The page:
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Bringing back net neutrality rules is high on Biden’s tech agenda

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The seal of the Federal Communications Commission hangs behind commissioner Tom Wheeler's chair inside the hearing room at the FCC headquarters February 26, 2015 in Washington, DC.

The seal of the Federal Communications Commission hangs behind then-Commissioner Tom Wheeler's chair at FCC headquarters in Washington, D.C., in 2015. Mark Wilson/Getty Images

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The Federal Communications Commission will confront a number of issues in the coming years, from the digital divide to social media policy to 5G infrastructure. So what could the FCC’s priorities look like under President-elect Joe Biden?

I spoke with Tom Wheeler, chairman of the FCC from 2013 to 2017. He said one major issue will likely be restoring Obama-era net neutrality rules that required internet service providers to offer equal access to content on the web. Current FCC Chairman Ajit Pai reversed those rules in 2017. The following is an edited transcript of our conversation.

Tom Wheeler (Mark Wilson/Getty Images)

Tom Wheeler: You’ve seen the beginning of particularly wireless carriers favoring their own kinds of activities. For instance, AT&T Wireless says, “Hey, if you buy [AT&T-owned] HBO [Max] from me, I won’t charge you data rates. But if you want to go to Netflix, I’m going to charge your data rates.” I think we need to have a level playing field so that there can be competition across all platforms. And that’s a new opportunity that will be opened up to the Biden FCC.

Amy Scott: Net neutrality has been such a big issue. What do you think the consequences are of this kind of seesawing back and forth, depending on who’s in control of the White House?

Wheeler: Well, I hope that the Biden FCC can put it to bed, at least for the next four years. The Congress, if it’s possible to legislate, could do that themselves, but hasn’t been able to do that. And the concept that is behind net neutrality is something that in this country literally traces back to the Pacific Telegraph Act of 1862, which said that you need to have first-come-first-serve nondiscriminatory access to this essential service called the telegraph. It was a concept that then got extended to the telephone as it replaced the telegraph. And now as the internet has replaced the telephone as the most important network, we need to have the same kinds of concepts. And I think Biden’s return to net neutrality will return us to that kind of stability that we’ve had since 1862.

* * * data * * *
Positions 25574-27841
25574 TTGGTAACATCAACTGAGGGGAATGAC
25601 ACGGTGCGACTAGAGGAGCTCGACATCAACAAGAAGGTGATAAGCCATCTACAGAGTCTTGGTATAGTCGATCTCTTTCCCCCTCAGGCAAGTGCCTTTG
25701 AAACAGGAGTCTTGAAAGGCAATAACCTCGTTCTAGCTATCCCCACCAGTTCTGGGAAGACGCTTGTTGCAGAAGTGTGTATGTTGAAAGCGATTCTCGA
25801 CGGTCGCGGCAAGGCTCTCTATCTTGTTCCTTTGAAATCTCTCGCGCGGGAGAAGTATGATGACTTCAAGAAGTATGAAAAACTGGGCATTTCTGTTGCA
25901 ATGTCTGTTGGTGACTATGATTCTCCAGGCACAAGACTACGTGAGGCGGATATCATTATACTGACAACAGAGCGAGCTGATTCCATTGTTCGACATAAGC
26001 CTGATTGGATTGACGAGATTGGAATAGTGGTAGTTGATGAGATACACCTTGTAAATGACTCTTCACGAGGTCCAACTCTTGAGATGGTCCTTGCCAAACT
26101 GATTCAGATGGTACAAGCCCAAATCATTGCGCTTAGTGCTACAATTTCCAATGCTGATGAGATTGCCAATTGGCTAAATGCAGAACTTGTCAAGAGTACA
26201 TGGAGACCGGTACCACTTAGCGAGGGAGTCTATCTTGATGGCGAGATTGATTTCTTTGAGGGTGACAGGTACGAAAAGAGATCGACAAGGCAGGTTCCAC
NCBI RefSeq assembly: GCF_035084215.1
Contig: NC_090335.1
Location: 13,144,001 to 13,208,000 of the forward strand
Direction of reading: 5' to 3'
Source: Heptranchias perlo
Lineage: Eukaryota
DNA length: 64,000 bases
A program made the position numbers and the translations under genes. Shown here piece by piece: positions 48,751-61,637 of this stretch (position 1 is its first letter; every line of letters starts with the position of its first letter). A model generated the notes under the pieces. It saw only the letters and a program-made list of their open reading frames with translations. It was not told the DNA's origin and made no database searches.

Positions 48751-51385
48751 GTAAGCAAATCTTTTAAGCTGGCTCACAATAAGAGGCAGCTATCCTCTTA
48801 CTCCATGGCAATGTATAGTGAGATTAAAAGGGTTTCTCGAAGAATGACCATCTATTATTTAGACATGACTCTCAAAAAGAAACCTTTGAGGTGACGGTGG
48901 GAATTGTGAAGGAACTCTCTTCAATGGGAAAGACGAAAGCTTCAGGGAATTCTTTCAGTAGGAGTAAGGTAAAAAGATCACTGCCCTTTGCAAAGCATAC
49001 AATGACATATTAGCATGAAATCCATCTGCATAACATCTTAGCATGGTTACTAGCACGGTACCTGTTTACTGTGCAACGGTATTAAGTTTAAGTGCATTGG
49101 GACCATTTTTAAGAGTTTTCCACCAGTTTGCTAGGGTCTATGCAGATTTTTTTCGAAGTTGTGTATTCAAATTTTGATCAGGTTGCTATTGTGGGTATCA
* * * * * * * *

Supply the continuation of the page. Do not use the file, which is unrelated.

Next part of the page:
Scott: More than 20 million Americans still lack high-speed internet access. How do you see a Biden administration approaching that?

Wheeler: I see it being a high priority. The Trump FCC defined closing that divide as “what do we do to help rural, red states,” and ignored the fact that there are more than three times as many Americans who don’t have access to [broadband] internet in blue, urban areas because they can’t afford it. There needs to be a legitimate two-prong attack, and that is to spend money to build so that all Americans have access to the internet. And the second is to make sure that there is a program in place that will help low-income Americans pay for their internet access.

Related links: More insight from Amy Scott

Wheeler mentioned that three times as many Americans in urban areas lack broadband as those in rural parts of the country. Here are more details on that statistic.

Also, here’s a link to a recent study by the Rand Corp. about the digital divide, which has grown more pressing during the COVID-19 pandemic as an estimated 50 million K-12 public school students switched to remote learning in the spring. The study found that teachers in high-poverty schools were much more likely to say their students lacked internet access at home. Eighty-three percent of teachers in low-poverty schools said most or all of their students had access at home. Only 30% of teachers in high-poverty schools could say the same.

Not surprisingly, teachers who said their students had access were also more likely to have contact with students’ families and to say that their students were doing their work. Access varied significantly by state, with teachers in Rhode Island and New York reporting the highest levels of access and those in Mississippi and Louisiana the lowest.

Finally, one question in the presidential transition is what happens to current FCC Chairman Ajit Pai. Typically, commission chairs step down at the end of a presidential term regardless of who wins. But Pai could stay on as a commissioner, though with Democrats regaining a majority, his recent priorities, like weakening legal protections for social media companies to police content, could go nowhere.

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